Gannoum acknowledges that Brazilian wind projects are now proliferating at a rate that suggests that many might never leave the drawing board, but ABEEolica also predicts that in a not-so-distant future, offshore wind farms in Brazil could be linked to an emerging industry that will play a vital role in the energy transition process — hydrogen.
Some states in the north-east have already signed co-operation agreements that will allow the production of green hydrogen within a few years, using wind power to avoid any emissions in the electrolysis process.
Shell is also eying Brazil’s potential for green hydrogen and ammonia production and recently signed a memorandum of understanding with Port of Acu for the joint development of a pioneering pilot plant.
Shell is looking to invest up to $120 million in research, development and innovation in Brazil this year, with part of it destined for the hydrogen pilot plant.
The facility is due for completion in 2025 and initially will have capacity of 10 MW, potentially reaching 100 MW with the use of solar and offshore wind power to produce hydrogen.
Offshore wind investors watchful as Brazil’s regulatory framework takes shape
A Brazilian decree setting out legal guidelines for the implementation of offshore wind projects was issued in January but seen as a mere starting point for developing an industry that already has permitting applications for more than 130 gigawatts of capacity.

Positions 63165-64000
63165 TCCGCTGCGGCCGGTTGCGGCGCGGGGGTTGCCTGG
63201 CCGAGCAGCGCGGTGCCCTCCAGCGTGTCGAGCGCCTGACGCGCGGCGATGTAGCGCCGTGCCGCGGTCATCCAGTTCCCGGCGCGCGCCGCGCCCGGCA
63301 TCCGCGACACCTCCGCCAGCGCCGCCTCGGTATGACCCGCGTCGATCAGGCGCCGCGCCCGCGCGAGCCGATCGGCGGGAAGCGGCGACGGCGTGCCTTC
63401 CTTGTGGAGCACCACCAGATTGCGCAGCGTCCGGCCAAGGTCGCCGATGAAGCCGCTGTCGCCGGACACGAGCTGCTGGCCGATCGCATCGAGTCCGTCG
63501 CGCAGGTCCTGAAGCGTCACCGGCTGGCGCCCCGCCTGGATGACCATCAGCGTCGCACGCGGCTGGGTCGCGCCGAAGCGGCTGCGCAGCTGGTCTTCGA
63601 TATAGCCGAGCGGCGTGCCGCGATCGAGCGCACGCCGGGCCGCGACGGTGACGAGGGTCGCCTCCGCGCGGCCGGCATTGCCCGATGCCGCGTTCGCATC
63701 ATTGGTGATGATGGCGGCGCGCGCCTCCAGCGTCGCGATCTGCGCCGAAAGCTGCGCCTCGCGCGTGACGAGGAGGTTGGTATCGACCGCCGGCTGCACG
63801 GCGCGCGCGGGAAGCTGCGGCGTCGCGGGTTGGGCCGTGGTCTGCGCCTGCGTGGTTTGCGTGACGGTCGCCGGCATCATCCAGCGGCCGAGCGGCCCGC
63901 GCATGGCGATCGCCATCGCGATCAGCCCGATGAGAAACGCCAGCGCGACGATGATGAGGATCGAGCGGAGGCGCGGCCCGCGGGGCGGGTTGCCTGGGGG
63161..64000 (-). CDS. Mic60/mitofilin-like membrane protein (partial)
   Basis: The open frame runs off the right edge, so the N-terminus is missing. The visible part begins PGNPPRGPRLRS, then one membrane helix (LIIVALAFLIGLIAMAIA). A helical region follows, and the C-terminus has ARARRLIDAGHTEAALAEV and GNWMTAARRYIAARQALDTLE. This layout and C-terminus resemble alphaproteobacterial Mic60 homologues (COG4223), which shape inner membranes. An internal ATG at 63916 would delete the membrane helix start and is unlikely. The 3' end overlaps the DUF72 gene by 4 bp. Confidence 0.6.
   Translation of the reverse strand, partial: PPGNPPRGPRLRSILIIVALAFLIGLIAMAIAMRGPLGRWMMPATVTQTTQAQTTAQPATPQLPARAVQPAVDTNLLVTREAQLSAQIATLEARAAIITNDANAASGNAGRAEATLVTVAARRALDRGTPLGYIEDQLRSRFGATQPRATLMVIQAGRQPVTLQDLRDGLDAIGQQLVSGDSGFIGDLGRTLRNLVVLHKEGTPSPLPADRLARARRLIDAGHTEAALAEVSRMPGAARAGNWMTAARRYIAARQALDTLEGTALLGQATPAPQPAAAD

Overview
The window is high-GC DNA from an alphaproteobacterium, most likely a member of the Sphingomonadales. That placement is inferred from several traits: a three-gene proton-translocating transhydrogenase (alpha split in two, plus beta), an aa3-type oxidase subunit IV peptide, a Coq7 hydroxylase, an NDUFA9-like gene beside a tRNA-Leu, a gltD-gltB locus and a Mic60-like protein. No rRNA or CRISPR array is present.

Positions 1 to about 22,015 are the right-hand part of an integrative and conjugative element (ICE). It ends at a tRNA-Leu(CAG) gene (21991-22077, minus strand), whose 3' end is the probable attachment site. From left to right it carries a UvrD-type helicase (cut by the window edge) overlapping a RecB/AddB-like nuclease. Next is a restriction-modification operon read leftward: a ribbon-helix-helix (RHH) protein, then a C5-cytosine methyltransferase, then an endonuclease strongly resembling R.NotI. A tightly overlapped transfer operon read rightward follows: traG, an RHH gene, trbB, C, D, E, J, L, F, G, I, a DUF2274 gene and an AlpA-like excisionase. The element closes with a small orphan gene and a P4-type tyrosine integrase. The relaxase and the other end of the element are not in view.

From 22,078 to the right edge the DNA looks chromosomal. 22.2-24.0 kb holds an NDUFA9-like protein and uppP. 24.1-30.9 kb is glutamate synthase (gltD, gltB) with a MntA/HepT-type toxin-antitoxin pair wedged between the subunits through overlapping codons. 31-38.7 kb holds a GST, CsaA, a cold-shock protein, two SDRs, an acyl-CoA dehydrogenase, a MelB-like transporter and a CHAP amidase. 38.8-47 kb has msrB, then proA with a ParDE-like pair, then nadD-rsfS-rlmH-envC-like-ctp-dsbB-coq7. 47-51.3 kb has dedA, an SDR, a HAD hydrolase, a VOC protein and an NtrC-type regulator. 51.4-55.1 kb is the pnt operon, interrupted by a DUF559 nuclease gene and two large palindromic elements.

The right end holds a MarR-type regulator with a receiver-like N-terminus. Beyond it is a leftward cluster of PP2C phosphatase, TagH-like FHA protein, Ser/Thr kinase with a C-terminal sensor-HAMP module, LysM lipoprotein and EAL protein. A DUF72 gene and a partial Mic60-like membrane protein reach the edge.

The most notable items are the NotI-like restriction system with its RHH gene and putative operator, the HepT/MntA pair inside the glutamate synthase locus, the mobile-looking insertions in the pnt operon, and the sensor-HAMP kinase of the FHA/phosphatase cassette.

Reinforcing this point, lawmakers in Brasilia are now debating a federal bill that proposes a regulatory framework for developing renewable energy in the offshore environment, including floating solar power.
Drafted by Jean Paul Prates, a senator from the opposition Workers’ Party, the bill enjoys support across the political spectrum and has pro-government lawmaker Carlos Portinho as its rapporteur in the Senate.
The bill is expected to clarify and simplify a tangle of competing proposals for offshore wind, and has gained enough support in the upper house to dislodge rival bills.
The proposals have been welcomed by energy companies and potential investors, although some aspects have been questioned.
Criticism, although muted, has focused on proposed fee equivalent to 5% of gross revenues — dubbed “royalties” by many observers, although this term is not used by the drafters.
This proposal was targeted for criticism by global heavyweights from the oil and wind sectors during a Senate forum in May.
They argued the planned charges could potentially hinder offshore wind development, and also warned about involving too many entities in the regulatory and approvals process.